One person’s trash, another one’s treasure
With auction prices going through the roof in recent years, many people have been giving their junk at home a second look and discovering treasures in plain sight.
It was not always this way. I started making the rounds of the Ermita antique shops in the early 1980s when things could be had on a college student’s allowance. At the Museum of Philippine Art (Mopa) gift shop, there was a metal cabinet that had prints and etchings by BenCab, the small ones selling for P150 and the bigger sizes for P800. The same prints today, if you can find them, will sell for P15,000-P45,000.
I would go to the Mopa every month when my allowance came in, and did not stop until I had almost completed all of BenCab’s early graphic works. All these prints disappeared from my storage many years later, a fortune gone, but that is another story.
At the ABC Galleries, a door-sized painting of doors by Ang Kiukok could be had for P15,000 on installment. That same Ang Kiukok painting today would probably fetch P15 million.
Things are cheap in retrospect, and many people who hear my stories today always ask why my father did not trust his wayward son’s instincts, because a small budget then would have reaped much more than the stock market and equities would yield today.
Because I was a student on allowance, I could not buy what was then at the top tier of collecting: oriental ceramics from the Song dynasty excavated in the Philippines, monochromes in white or qingbai, celadon not in green but of a bluish hue, early blue and white from the Yuan dynasty, and every interior decorator’s favorite—Ming period blue and white with designs of auspicious symbols such as dragons chasing pears, Mandarin ducks courting each other, prunus, pine and frolicking Fu dogs.
Then there were santos and retables and relleves, sold by ignorant parish priests who replaced them with modern mass-produced images. There were religious images in ivory; colonial jewelry of finely crafted gold—tamburin, earrings, rings—and scapulars; and peinetas or combs of tortoiseshell and gold.
All these things I saw and could not afford at the time are to be found in museum collections today, so what did I go home with?
Then as now, I liked books. In one shop were 19th-century vocabularios in Tagalog and Kapampangan that came in pig-skin covers, compiled by Spanish religious. There was a set of Harvard Classics, ignored by most customers because they were not Filipiniana, except that the bookplates revealed that these volumes once graced the shelves or Manuel Luis Quezon or his wife Aurora Aragon Quezon. At P15 each, these were reasonably priced for a link to history.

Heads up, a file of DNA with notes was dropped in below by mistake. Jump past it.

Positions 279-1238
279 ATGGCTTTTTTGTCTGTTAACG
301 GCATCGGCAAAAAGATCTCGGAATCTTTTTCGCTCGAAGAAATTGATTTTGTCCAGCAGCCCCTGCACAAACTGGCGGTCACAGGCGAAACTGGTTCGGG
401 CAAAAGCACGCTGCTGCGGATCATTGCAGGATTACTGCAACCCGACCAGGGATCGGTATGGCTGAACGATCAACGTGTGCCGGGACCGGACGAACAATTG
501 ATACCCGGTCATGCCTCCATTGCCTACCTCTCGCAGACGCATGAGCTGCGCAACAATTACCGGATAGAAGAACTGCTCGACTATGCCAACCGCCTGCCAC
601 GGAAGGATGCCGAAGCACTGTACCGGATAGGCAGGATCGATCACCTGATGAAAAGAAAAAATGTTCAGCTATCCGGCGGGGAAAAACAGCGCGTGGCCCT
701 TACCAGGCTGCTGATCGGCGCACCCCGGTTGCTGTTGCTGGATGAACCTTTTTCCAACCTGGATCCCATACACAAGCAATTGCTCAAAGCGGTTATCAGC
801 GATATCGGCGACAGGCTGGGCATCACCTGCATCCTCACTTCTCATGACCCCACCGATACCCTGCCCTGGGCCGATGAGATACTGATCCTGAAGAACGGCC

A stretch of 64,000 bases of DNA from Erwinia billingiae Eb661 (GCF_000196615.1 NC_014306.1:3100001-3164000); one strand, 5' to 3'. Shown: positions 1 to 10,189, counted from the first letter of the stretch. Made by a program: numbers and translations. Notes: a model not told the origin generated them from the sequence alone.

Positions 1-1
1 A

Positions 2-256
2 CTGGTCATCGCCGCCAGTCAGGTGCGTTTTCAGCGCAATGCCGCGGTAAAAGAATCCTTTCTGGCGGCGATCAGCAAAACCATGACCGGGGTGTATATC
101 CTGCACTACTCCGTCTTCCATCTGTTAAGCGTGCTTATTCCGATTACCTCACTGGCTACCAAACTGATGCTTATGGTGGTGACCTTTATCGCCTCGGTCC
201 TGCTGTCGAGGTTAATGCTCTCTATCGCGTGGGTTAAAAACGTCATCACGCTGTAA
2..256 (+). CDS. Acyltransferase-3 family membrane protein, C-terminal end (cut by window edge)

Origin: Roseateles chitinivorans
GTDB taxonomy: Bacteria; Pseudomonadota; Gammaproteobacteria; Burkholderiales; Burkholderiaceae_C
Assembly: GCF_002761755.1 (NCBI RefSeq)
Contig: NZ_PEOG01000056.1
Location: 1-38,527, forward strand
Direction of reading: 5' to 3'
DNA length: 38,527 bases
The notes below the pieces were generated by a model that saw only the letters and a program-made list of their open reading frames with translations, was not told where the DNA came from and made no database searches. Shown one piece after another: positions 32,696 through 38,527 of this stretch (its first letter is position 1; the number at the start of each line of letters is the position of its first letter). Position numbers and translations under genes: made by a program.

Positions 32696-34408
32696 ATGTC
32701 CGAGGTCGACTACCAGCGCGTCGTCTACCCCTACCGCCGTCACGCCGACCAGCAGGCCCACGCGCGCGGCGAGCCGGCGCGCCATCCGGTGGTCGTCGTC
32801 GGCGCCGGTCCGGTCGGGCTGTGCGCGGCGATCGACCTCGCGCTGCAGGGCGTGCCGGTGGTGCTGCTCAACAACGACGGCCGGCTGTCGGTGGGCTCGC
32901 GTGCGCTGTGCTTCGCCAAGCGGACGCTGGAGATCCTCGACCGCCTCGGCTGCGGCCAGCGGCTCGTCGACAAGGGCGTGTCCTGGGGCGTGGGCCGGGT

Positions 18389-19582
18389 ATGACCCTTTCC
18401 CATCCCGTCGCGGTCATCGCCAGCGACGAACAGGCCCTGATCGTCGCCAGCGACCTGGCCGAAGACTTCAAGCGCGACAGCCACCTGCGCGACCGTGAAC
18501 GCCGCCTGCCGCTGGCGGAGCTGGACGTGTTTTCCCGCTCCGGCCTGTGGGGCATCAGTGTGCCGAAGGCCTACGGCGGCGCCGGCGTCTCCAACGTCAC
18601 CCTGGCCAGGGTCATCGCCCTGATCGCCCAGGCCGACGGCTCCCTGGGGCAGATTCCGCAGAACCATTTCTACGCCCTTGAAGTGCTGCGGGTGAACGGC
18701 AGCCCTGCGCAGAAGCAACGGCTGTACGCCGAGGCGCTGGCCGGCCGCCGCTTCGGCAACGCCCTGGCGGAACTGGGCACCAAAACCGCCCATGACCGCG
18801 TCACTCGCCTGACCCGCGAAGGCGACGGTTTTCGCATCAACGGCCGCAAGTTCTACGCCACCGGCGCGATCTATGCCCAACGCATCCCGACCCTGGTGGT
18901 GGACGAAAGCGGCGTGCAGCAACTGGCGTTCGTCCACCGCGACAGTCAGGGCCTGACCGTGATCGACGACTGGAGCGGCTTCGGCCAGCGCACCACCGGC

Sometimes I would get lucky. In every store, I would go over piles of prewar photographs and pick out Carnival Queens like Maria Kalaw, consorts like Carlos P. Romulo, beauties like Trinidad Roxas, and photos of Quezon, Osmeña and Aguinaldo that shopkeepers didn’t recognize. To keep prices down, I kept quiet.
In a pile of old papers, I came across a cedula or residence certificate issued in Cavite in 1914 to a 51-year-old music teacher named Julian Felipe—the composer of the National Anthem. The shopkeeper priced it at P100; I haggled it down to P40.
In a pile of scrap silver consigned to the melting pot, I once found an old silver trophy that I now use as a wine chiller. It was soot black when I acquired it for its silver weight alone. When cleaned, the text engraved on it revealed it was a permanent Track and Field Trophy by the Far Eastern Olympic Association in 1913 donated by William Cameron Forbes, governor general of the Philippines.
In another junk heap, I spotted a silver quill similar to that presented to Rizal in 1879 for his poem “A la juventud Filipina” (To the Philippine Youth). The shopkeeper weighed it on a scale and sold it for the spot price of silver per gram in Quiapo. When I cleaned the ribbon attached to the body of the quill, it was a prize for poetry presented to Emilio Jacinto y Dizon!
Alas, there are no more bargains in the world today, and the internet makes background research easier, so I cannot pretend not to know what I am buying. Collecting is not always a millionaire’s hobby; if you are curious and lucky, one person’s trash can be another one’s treasure.
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